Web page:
Clattery MacHinery on Poetry

April 1, 2007

Gill Dennis on Johnny Cash & voice in poetry

   


   

I thought this was very good:

Poetry Northwest: Unchained (by Gill Dennis): In which a screenwriter listens to Johnny Cash and considers the origins of a sound and in so doing sheds light on the subject of voice in poetry

Here’s an excerpt from the beginning:

In a second, he was on his feet, pacing. Agitated. “You want to know about my daddy? I’ll tell you about my daddy. When my daddy was on his deathbed and said he’d made his peace with God he was still a racist. Do you think that’s possible, to have made your peace with God and still be a racist? Well, he was. You want to know about my daddy? I’ll tell you about him. His brother was a county sheriff in Louisiana, who didn’t want black people in his cells. When a warrant would come in for a black man, my uncle would deputize my daddy and they’d go out to the man’s house, knock on the door, and ask, ‘Is Leroy in?’ And when Leroy appeared, they’d take him around back and shoot him. That’s who my daddy was.” John studied me. He looked down at the tape recorder. “Is that thing on?”

“Yes.”

“Turn it off.”

   

. . . .

   

And here’s an excerpt from the heart of the article:

The casualness of his voice gives it a striking intimacy. It is close to you. The voice encloses you. It sometimes sounds as if it is inside you. Once in Hendersonville, Tennessee, going out to John’s farm in his truck, I asked him what he’d sing in the fields picking cotton with his family. He thought a moment and then sang “My Grandfather’s Clock,” the whole thing from beginning to end with great care about a clock that “kept its time with a soft and muffled chime . . . / And it stopped . . . short, never to go again, when the old man died.” He sang quietly in that deep voice. It was as if he was speaking to you, you alone in the car with him, finding his way into the song to get it to you, as if there was no one else in the world but the two of you. It was riveting. What you wanted was everyone you love to be there. You thought, I wish I could make a few phone calls here.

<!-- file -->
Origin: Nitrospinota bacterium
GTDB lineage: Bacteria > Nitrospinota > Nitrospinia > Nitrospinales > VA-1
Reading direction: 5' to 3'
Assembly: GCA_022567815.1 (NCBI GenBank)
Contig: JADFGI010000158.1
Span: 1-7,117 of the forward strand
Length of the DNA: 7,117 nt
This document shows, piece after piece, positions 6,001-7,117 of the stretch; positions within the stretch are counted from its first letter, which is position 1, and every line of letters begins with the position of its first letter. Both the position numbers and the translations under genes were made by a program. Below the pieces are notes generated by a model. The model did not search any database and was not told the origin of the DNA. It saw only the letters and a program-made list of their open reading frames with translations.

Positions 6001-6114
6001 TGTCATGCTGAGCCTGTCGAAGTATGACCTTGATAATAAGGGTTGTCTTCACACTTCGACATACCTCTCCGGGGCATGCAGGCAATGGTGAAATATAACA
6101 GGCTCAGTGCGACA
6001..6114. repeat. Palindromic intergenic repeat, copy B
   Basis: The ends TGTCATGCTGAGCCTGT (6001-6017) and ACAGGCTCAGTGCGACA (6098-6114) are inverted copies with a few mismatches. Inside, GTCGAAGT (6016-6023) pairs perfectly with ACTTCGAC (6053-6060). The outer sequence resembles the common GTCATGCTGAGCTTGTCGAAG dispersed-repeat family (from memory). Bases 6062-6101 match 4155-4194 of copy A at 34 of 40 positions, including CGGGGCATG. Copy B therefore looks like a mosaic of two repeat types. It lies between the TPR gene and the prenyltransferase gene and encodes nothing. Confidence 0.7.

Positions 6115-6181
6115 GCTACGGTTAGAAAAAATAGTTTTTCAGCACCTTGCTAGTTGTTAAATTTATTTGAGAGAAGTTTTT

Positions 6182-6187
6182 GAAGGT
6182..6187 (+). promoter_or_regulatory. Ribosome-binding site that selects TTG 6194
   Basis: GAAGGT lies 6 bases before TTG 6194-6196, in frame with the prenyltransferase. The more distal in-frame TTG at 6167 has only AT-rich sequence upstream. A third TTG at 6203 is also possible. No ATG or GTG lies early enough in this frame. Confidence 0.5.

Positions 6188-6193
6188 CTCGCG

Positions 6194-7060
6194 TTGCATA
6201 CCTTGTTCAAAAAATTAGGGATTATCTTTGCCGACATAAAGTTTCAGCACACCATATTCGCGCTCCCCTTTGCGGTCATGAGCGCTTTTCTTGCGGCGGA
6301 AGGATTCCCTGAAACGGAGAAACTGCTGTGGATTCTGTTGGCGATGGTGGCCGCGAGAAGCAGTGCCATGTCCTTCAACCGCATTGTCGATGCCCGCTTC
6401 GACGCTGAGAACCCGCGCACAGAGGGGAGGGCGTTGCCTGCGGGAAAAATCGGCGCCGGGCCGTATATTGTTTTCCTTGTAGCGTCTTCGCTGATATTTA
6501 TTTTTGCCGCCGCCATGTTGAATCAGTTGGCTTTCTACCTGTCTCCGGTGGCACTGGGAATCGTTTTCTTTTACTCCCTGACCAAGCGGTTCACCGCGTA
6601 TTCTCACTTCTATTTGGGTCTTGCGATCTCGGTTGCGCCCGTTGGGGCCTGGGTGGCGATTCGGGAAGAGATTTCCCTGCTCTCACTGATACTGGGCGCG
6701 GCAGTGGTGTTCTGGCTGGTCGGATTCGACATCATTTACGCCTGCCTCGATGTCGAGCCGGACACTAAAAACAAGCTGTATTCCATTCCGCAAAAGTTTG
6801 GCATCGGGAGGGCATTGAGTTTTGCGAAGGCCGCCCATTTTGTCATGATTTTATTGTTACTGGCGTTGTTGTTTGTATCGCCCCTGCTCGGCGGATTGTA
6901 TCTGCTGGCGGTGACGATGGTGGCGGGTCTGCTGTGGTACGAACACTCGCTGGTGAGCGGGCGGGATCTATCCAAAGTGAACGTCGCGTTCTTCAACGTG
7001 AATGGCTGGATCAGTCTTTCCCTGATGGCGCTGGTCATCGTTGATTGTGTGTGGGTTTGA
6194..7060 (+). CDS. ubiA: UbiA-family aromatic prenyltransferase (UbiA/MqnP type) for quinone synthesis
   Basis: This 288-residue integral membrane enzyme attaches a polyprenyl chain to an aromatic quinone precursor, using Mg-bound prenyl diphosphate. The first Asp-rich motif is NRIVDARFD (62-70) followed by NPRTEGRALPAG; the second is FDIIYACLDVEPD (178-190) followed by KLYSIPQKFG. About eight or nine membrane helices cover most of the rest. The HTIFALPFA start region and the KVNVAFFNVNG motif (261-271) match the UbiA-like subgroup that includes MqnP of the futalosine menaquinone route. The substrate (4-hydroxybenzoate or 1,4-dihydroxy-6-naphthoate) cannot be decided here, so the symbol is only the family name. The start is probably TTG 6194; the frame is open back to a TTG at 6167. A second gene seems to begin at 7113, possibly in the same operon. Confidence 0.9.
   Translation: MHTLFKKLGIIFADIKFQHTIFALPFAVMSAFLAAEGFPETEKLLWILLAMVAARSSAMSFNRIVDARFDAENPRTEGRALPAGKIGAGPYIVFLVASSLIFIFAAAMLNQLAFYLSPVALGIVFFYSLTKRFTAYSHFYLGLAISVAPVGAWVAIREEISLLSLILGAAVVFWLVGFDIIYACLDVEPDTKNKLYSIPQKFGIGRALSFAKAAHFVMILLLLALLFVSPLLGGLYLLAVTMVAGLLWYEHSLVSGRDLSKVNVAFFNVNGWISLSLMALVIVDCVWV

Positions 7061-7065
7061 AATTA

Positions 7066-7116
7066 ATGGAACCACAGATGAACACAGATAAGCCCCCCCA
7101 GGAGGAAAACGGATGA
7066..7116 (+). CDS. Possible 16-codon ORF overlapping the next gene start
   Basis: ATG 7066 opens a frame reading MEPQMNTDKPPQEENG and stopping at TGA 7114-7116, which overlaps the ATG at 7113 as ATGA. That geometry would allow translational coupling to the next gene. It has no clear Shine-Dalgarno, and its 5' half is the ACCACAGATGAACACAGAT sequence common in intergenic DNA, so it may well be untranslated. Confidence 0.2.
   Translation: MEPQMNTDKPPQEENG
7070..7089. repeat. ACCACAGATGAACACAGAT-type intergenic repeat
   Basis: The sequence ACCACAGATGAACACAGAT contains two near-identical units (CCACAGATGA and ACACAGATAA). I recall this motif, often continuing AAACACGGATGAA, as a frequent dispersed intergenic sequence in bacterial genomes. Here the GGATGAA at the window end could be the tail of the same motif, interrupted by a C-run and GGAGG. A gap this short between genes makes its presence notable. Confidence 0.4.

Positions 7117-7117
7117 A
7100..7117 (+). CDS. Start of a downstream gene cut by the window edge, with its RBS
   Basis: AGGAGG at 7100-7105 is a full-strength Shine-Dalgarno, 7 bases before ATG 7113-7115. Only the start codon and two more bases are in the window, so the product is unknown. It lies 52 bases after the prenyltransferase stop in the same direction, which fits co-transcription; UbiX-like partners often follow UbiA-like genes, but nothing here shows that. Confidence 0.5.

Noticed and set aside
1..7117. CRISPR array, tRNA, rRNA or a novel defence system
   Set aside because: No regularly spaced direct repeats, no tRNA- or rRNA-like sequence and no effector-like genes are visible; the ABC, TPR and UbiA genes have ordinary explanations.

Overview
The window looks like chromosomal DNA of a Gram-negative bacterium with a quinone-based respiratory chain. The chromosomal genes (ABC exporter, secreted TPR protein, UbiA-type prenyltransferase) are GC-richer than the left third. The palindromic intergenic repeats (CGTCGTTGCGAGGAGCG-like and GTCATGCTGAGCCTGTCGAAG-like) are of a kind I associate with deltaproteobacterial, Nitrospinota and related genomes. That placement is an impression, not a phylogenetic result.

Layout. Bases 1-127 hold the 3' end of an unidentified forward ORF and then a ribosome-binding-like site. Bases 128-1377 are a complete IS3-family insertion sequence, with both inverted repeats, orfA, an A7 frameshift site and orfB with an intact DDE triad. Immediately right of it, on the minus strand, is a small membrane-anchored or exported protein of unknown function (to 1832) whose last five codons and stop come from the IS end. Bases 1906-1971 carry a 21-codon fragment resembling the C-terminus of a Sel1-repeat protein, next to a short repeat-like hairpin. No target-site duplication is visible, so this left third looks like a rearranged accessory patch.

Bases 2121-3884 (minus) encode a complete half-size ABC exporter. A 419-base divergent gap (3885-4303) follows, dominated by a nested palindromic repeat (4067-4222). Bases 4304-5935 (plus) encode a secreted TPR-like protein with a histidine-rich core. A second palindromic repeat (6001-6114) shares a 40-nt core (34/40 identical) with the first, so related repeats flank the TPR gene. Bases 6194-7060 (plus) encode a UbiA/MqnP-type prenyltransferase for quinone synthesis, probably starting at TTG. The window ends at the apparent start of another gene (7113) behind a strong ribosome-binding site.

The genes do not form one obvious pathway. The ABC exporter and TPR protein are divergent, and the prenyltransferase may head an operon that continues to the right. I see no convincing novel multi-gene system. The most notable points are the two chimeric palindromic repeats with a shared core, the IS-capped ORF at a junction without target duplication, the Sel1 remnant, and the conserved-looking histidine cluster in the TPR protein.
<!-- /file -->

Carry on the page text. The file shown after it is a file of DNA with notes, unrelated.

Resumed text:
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My Grandfather’s Clock by Johnny Cash


   

My grandfather’s clock was too large for the shelf,
So it stood ninety years on the floor.
It was taller by half than the old man himself,
Though it weighed not a pennyweight more.

It was bought on the morn of the day that he was born
And was always his treasure and pride,
But it stopped short, never to go again, when the old man died.

Ninety years without slumbering,
His life seconds numbering,
It stopped short, never to go again, when the old man died.

My grandfather said that of those he could hire,
Not a servant so faithful he found.
For it wasted no time and had but one desire,
At the close of each week to be wound.

And it kept in its place, not a frown upon its face,
And its hands never hung by its side,
But it stopped short, never to go again, when the old man died.

It rang an alarm in the dead of the night,
An alarm that for years had been dumb.
And we knew that his spirit was pluming for flight,
That his hour for departure had come.

Still the clock kept the time with a soft and muffled chime,
As we solidly stood by his side,
But it stopped short, never to go again, when the old man died.

Ninety years without slumbering,
His life seconds numbering,
It stopped short, never to go again, when the old man died.

   

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November 15, 2006

From Pining Poem to Haunting Anthem: "Dark Eyes" by Yevhen Hrebinka

   

Duration 2:12

Chet Atkins (1924-2001)

   

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originally a poem in Ukrainian
   

by Yevhen Hrebinka (1812-48)
   

composer unknown
   

Dark Eyes (The Gypsy Anthem)
   

Eyes of ecstacy, always haunting me,
Always taunting me, with your mystery,
Tell me tenderly, you belong to me
For eternity–dark eyes talk to me!

Eyes so dark and dear, eyes of loveth here,
Beauty full and true, I’m in love with you.
Give me eyes of love, like the stars above.
You stole my heart. May we ever part!

Gypsy melody that has haunted me,
Won’t you set me free of all memory:
Of the time that’s waste, of the path we traced
Of the pain we taste–so endlessly!
   

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К. П. Гребенка

Очи черные, очи страстные !
Очи жгучие и прекрасные !
Как люблю я вас! Как боюсь я вас !
Знать, увидел вас я в недобрый час !

Ох, недаром вы глубины темней !
Вижу траур в вас по душе моей,
Вижу пламя в вас я победное:
Сожжено на нем сердце бедное.

Но не грустен я, не печален я,
Утешительна мне судьба моя:
Все, что лучшего в жизни бог дал нам,
В жертву отдал я огневым глазам !
   

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Duration 2:02

Dmitri Hvorostovsky (b. 1962)

   

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